We talked about the use of WhatsApp, and especially the mass exodus over to Signal. I shared my story of Sam’s experience, and why she chose to use Google technology. Watch the video, read this or listen to the podcast.
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Sam started using WhatsApp in 2010
Here’s Sam again. Being communicative, organised and timely is important to Sam’s health, especially as she regularly checks in with important people in her life to see how they’re doing. She does this primarily through WhatsApp.
She stumbled across a bunch of articles in the news that suggest she shouldn’t use WhatsApp, or even Facebook for that matter, and that if she wanted her conversations to be secure, she should change to Signal or Telegram.
She already feels she’s using too many apps, and has installed many in the past that have become redundant to her.
Sam wants to understand encryption
She keeps hearing the term “end-to-end encryption” but didn’t really know what it means and why it’s a good thing.
Also she has other thoughts, such as, why did Facebook acquire WhatsApp for nearly 20 billion dollars, why is WhatsApp free and why are people like Elon Musk criticising the recently policy changes?
Something's not quite right. Especially as Sam made an observation. Her, and most of her family and friends have something in common. Most of their personal communication happens on WhatsApp. She thought, “isn’t it strange that we all have to buy a device, which is primarily for communication, but then have to install something on it, to communicate? Does that really make any sense? Are these mobiles devices then, not fit for purpose? Shouldn’t the essential things we need come pre-installed? And how is it that almost 2 billion people take part in this strange oddity, and don’t question it?”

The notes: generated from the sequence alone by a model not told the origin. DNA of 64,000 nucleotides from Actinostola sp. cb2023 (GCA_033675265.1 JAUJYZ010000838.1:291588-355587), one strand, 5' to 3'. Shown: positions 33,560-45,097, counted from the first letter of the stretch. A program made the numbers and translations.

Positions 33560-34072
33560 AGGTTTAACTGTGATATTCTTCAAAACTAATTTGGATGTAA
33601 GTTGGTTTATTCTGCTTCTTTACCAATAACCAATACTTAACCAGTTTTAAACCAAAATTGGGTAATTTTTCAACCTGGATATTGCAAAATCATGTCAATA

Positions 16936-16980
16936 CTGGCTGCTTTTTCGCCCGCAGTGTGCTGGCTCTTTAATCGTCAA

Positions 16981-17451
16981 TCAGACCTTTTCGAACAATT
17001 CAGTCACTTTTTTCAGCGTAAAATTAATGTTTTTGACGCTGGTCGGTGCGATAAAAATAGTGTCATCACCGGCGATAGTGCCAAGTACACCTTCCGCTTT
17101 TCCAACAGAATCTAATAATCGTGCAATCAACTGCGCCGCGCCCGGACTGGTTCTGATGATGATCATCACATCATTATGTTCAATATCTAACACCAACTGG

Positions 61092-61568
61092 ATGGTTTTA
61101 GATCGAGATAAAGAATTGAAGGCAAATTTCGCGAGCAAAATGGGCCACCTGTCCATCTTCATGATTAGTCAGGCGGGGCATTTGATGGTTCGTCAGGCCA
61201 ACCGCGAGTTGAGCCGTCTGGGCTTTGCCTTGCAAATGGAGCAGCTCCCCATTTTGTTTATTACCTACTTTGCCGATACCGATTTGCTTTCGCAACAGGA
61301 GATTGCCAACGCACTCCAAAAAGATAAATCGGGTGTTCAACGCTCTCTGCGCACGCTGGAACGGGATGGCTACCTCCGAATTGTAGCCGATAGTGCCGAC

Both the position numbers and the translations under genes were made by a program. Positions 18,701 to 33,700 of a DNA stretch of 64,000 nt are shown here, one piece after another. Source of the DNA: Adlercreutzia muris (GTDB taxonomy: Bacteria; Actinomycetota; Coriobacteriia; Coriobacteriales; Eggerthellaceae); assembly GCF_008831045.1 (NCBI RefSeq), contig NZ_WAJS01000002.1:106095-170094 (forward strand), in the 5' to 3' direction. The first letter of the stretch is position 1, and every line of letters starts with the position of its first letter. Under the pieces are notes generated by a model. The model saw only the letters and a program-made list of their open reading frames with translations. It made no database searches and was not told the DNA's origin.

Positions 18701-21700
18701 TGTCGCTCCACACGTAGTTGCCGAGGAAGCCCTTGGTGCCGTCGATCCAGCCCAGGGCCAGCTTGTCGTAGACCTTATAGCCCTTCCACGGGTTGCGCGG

There’s no such thing as a free lunch
After digging deeper, Sam related her investigation of how WhatsApp works with other tools and technologies. She couldn’t let go the question, “why is WhatsApp free?”. Of course she discovered, that it’s not. Nothing in this world is free. To understand truly what’s going on, Sam thought, “we have to follow the money trail”.
From it’s launch in 2009, WhatsApp promised “we’ll never display adverts”. They used to charge a one-off fee, which many people were able to avoid paying and install anyway. By about 2014 they knew they needed to generate some money, so made the one-off fee necessary for all new users. Before this had the chance to settle, Facebook acquired WhatsApp for a hugely inflated fee. Facebook promised to “leave WhatsApp as it is”. It continued to grow in popularity, but something else happened too.
Facebook copied all the popular features of WhatsApp into it’s already established, but far less popular, alternative, called Messenger. But Facebook displays adverts on Messenger. Hmm… if I were Facebook’s CEO, why would I want WhatsApp to continue to operate? It’s costing a packet to run, and doesn’t generate any income for our company.
The true Face of Facebook